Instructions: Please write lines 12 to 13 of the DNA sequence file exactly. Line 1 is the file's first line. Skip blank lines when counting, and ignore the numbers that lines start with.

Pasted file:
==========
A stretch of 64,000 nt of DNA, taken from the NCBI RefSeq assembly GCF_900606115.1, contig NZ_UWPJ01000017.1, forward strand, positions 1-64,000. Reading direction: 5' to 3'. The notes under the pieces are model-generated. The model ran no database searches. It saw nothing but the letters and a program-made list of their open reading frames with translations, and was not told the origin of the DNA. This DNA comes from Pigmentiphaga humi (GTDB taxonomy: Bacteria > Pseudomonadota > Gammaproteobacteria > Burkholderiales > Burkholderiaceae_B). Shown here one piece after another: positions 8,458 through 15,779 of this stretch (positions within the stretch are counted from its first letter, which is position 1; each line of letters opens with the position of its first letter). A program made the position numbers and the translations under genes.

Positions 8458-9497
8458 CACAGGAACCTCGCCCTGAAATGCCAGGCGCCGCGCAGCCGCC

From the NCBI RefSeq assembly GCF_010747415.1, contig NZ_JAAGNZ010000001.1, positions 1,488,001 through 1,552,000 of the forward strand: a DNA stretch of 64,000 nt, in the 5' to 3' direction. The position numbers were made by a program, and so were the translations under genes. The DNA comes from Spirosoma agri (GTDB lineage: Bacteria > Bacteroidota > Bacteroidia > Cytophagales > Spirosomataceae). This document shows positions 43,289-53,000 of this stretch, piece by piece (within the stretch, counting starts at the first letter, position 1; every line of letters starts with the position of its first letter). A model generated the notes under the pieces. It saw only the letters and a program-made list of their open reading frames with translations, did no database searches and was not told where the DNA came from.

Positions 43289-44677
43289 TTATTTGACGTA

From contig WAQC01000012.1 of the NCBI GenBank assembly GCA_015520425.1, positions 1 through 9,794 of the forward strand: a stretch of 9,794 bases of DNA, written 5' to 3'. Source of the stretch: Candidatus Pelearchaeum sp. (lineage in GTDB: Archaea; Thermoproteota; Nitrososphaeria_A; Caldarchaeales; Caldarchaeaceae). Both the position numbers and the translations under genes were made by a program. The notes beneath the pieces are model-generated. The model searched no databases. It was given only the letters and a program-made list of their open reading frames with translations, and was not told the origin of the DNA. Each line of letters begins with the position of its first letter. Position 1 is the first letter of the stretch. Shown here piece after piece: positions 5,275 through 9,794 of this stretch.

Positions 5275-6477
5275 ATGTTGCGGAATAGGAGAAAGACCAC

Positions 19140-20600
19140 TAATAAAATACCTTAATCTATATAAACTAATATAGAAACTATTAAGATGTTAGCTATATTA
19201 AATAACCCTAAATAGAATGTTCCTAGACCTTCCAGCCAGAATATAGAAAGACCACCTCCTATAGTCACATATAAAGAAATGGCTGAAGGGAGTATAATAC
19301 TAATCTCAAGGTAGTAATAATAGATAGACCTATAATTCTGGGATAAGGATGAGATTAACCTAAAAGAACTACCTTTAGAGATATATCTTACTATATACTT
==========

19201 AATAACCCTAAATAGAATGTTCCTAGACCTTCCAGCCAGAATATAGAAAGACCACCTCCTATAGTCACATATAAAGAAATGGCTGAAGGGAGTATAATAC
19301 TAATCTCAAGGTAGTAATAATAGATAGACCTATAATTCTGGGATAAGGATGAGATTAACCTAAAAGAACTACCTTTAGAGATATATCTTACTATATACTT